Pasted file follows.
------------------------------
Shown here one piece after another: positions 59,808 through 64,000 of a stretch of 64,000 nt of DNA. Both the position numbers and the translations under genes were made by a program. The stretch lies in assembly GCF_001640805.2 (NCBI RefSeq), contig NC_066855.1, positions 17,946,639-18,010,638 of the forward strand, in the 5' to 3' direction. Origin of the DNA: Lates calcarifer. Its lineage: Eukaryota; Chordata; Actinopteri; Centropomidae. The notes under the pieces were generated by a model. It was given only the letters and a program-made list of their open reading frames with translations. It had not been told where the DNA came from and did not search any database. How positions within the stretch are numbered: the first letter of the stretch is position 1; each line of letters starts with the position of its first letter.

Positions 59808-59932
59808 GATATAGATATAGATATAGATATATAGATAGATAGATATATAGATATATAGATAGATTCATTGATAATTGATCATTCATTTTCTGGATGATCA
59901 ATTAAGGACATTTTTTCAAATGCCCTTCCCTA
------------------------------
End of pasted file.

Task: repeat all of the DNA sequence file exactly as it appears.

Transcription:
Shown here one piece after another: positions 59,808 through 64,000 of a stretch of 64,000 nt of DNA. Both the position numbers and the translations under genes were made by a program. The stretch lies in assembly GCF_001640805.2 (NCBI RefSeq), contig NC_066855.1, positions 17,946,639-18,010,638 of the forward strand, in the 5' to 3' direction. Origin of the DNA: Lates calcarifer. Its lineage: Eukaryota; Chordata; Actinopteri; Centropomidae. The notes under the pieces were generated by a model. It was given only the letters and a program-made list of their open reading frames with translations. It had not been told where the DNA came from and did not search any database. How positions within the stretch are numbered: the first letter of the stretch is position 1; each line of letters starts with the position of its first letter.

Positions 59808-59932
59808 GATATAGATATAGATATAGATATATAGATAGATAGATATATAGATATATAGATAGATTCATTGATAATTGATCATTCATTTTCTGGATGATCA
59901 ATTAAGGACATTTTTTCAAATGCCCTTCCCTA